In accordance with CMS guidance, testing ramped up to once a week for nursing homes in all counties in New Hampshire as of Nov. 30, when the prevalence of COVID-19 increased above the 5% threshold across the state, Leon said. If the prevalence goes above 10%, nursing homes will increase testing to twice a week, he said.

During an outbreak, all staff and residents are required to be tested once a week until two weeks pass with no new cases, he said.

Hanover Terrace’s initial response also was challenged by delays in receiving test results. Dr. Daniel Stadler, the facility’s medical director and a geriatrician at Dartmouth-Hitchcock Medical Center, attributed those delays to the fact that Hanover Terrace’s outbreak came about the same time as several others around the state and it was discovered around Thanksgiving.

Based on contact tracing, it appears that in both cases — Woodlawn and Hanover Terrace — the outbreaks were due to at least one staff member, or in the case of Hanover Terrace it may have been an essential worker employed by an outside vendor, bringing the virus in without knowing it, according to Martin and Stadler. Though visitors and staffers are screened for symptoms at the door of long-term care facilities, some people who are infected have no symptoms.

Bamford, for her part, doesn’t blame Hanover Terrace for the outbreak, saying the limited testing wasn’t going to catch all cases.

“The testing system was set up to make them fail,” she said.

Communication is key

Family members of residents at both facilities said that regular communication from nursing home staff has been critical to helping allay their anxiety about their loved ones’ health.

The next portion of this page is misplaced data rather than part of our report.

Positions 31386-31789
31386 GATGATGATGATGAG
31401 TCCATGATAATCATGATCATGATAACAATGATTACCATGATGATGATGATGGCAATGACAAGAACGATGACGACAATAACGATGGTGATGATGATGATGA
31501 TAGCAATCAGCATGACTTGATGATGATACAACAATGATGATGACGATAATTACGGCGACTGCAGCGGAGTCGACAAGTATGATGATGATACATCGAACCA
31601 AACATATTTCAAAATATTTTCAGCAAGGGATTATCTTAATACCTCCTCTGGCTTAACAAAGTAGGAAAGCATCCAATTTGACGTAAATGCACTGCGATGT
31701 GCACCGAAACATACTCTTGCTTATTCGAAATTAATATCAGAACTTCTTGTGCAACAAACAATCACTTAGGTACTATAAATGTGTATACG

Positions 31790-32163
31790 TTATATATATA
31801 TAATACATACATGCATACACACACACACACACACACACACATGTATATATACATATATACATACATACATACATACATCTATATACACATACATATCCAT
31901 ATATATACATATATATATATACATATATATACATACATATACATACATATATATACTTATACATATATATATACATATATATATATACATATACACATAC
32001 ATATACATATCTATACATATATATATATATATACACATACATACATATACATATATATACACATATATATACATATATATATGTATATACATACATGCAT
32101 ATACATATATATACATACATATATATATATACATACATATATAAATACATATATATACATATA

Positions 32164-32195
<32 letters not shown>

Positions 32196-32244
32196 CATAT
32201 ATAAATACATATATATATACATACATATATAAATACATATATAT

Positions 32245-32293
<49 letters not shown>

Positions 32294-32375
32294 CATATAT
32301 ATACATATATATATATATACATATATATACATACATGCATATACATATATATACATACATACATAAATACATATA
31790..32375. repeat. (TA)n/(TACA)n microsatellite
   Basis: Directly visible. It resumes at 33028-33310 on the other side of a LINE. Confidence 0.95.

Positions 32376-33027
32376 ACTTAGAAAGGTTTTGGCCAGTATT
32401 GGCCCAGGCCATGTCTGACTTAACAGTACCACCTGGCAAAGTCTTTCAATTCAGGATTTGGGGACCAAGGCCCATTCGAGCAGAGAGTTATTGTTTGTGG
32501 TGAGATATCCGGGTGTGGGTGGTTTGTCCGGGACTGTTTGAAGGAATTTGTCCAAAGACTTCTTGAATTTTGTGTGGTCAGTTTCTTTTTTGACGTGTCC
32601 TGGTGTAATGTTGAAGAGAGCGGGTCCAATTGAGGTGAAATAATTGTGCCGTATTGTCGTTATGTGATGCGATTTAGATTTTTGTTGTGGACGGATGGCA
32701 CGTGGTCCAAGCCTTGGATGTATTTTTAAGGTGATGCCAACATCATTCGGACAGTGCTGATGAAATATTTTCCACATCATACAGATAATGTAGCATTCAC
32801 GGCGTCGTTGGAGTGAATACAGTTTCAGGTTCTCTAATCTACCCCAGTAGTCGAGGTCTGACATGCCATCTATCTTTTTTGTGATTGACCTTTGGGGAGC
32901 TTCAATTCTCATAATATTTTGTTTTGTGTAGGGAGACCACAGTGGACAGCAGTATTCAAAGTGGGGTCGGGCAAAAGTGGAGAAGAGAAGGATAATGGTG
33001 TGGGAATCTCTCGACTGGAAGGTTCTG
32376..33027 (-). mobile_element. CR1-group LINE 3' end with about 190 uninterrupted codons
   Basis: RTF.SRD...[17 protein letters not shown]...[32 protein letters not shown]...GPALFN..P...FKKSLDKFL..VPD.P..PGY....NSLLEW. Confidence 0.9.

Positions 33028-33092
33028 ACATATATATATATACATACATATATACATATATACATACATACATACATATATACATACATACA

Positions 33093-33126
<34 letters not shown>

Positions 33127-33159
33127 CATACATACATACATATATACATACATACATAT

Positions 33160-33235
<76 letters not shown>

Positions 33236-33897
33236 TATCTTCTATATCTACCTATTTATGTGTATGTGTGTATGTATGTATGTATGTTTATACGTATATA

Hanover Terrace first notified families that two staff members had tested positive for COVID-19 around Thanksgiving. A few days later, on Nov. 29, Enfield resident Elyse Pringle Payson learned that her 62-year-old mother, Gail Pringle, who lives at Hanover Terrace, had a cough and had been moved to the quarantine hall. Pringle’s test results were delayed, so it took several days for Payson to learn that her mother had tested positive.

Pringle, who has lived at Hanover Terrace for 6½ years, has multiple sclerosis, which has restricted her mobility to some limited use of her left hand and arm. She can get around using a motorized wheelchair but needs assistance with all activities of daily living.

“My mom’s body is not in the greatest condition to fight off a virus,” Payson said. “It’s definitely very scary.”

Twice-weekly group Zoom calls Ilsley holds with family members help to ease Payson’s mind. She’s also able to get daily updates on her mom’s health status from staff by phone.

New London resident Karen Ebel, a Democratic state representative, said she was in her car when she learned that her mother, a Woodlawn resident, had tested positive for COVID-19 on the Saturday before Thanksgiving.

“My heart just sunk,” said Ebel, whose 94-year-old mother, Doris, has lived at Woodlawn for 2½ years.

Though Ebel’s mother ended up having few if any symptoms, she didn’t know that would be the case at the beginning. Nightly Zoom sessions with Martin, as well as regular Facebook updates, helped Ebel feel informed throughout the outbreak.

“From the perspective of a family member going through this, the communication piece is about as important as anything,” she said.

Now, at the other side of the Woodlawn outbreak, Ebel said it feels as though the “sun is rising a little bit. You can breathe a sigh of relief.”

Nora Doyle-Burr can be reached at ndoyleburr@vnews.com or 603-727-3213.